I was going to write a book spot on Anne Sheffield’s book “How You Can  Survive When They’re Depressed: Living and Coping with Depression Fallout”. The book, from what I could see, received nothing but unanimous praise from anyone that had read it and thus I was eager to read it. I noticed, while reading it though, that I was uncomfortable.

The books offers support and advice to the friends and family etc. of someone who suffers from depression. From reviews and other articles on the book it became clear that the book legitimised what many of those around people with depression thought, and felt guilty for thinking – that someone who suffers with depression isn’t always the best character, they can be selfish, clingy, self-absorbed and the list goes on.

I am wary of this for many reasons. One of the reasons being that it confirms one of the suspicions that my depressed brain had – that I was a nuisance, a handful and nothing more than a drain on anyone I touched.

I think the reason that this makes me so uncomfortable is in the implications – if my depressed brain was right about this then what else was it right about?   What other things, that I had dismissed as depressive delusions, were right? Does this mean that depression was merely a lifting of the veil, an ability to perceive things that I may previously have ignored? These questions and more are question that I don’t necessarily want an answer to. It’s one of the few cases where I am content to simply not know.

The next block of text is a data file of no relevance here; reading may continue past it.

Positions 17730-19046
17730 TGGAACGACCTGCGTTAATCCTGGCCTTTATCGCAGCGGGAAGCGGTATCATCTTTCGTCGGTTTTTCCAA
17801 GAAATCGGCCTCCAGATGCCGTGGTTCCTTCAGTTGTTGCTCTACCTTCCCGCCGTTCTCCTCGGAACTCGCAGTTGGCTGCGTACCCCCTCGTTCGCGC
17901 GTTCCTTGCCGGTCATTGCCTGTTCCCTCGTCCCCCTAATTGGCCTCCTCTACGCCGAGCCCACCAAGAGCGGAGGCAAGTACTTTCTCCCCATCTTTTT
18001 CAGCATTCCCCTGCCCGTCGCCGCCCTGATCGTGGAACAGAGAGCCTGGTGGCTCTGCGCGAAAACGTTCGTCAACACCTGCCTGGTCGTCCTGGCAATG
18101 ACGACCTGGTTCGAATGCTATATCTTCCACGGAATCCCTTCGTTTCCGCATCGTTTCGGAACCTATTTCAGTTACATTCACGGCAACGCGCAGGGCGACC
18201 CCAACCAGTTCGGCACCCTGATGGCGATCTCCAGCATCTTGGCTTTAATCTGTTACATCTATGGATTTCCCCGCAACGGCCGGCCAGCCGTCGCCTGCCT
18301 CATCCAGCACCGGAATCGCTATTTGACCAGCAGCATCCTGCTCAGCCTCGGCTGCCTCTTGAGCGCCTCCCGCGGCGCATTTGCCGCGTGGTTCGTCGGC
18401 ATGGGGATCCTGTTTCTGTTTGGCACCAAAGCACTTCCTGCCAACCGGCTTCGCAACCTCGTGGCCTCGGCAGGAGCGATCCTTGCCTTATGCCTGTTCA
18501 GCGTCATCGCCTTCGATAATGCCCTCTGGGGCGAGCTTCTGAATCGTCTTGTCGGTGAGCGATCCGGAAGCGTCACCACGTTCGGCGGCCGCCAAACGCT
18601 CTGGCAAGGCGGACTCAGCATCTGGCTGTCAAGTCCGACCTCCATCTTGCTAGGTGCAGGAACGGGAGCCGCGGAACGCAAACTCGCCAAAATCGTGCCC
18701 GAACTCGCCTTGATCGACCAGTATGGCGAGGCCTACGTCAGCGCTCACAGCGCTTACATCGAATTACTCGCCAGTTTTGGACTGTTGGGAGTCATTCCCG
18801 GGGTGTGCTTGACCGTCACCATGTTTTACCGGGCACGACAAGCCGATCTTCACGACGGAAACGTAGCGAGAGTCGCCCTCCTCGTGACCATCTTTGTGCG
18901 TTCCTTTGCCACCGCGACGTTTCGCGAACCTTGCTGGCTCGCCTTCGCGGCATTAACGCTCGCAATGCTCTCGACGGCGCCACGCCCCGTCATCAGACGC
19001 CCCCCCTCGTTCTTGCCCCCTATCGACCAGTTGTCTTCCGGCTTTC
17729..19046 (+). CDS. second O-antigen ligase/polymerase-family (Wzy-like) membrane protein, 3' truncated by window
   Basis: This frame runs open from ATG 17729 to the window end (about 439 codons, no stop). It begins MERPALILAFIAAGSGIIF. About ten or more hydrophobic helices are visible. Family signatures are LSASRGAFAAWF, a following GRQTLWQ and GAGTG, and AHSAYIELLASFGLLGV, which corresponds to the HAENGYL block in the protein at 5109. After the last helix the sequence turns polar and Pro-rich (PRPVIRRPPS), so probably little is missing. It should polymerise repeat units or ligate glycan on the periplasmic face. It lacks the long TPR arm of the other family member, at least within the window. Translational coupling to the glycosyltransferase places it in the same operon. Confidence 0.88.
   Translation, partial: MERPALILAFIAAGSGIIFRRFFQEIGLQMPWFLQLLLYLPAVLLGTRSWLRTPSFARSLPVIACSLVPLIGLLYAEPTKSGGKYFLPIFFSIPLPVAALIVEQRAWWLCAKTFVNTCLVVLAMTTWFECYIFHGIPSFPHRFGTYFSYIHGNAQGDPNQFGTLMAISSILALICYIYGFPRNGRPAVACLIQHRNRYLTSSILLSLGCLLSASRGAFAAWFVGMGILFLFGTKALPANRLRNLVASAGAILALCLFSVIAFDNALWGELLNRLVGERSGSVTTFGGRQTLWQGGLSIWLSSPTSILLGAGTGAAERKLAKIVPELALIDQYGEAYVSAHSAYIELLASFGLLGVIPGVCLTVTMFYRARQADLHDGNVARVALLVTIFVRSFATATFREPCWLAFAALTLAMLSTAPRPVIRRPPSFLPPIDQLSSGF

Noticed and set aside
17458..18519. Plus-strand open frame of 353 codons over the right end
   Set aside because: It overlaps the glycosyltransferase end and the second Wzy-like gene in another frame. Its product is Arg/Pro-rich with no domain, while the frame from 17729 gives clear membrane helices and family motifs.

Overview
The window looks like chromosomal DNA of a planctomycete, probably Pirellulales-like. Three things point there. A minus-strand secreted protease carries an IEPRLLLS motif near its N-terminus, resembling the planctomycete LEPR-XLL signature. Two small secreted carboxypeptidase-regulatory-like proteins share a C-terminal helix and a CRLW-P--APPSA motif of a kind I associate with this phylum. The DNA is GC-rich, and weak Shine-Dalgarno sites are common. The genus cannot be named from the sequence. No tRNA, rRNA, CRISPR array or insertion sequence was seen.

In all likelihood, these less than likeable traits are present in those that suffer from depression. But I’m not sure how ready I am to accept that fact, or indeed, if I want to accept it.  I feel as though a depressed person simply doesn’t need the criticism (this isn’t to say their perfect, who is?) as they are, probably, beating themselves up over minute things, and if they’re anything like I was they would be brimming with self-loathing that rarely finds expression.

When I was depressed I was acutely aware of what a bastard I had become. When you’re depressed you have a Tourette’s view of yourself, your internal voice is telling you you’re a cunt or that this is because you’re a wanker or oh I’m such an asshole etc. So, if it’s true that depressives aren’t exactly perfect human beings (who is?), then what does this mean? How does one escape the perpetual cycle of acknowledging their faults without excessively beating themselves up over them?

I don’t know the answers to these questions. Perhaps someday I will know the answers. If anything, reading a part of this book and analysing my discomfort has shown me that I still have a way to go in terms of understanding what depression does first and foremost to me as a person and to those around me. It’s this pursuit of understanding that is a key thing to remember as this year’s mental health awareness week draws to a close.

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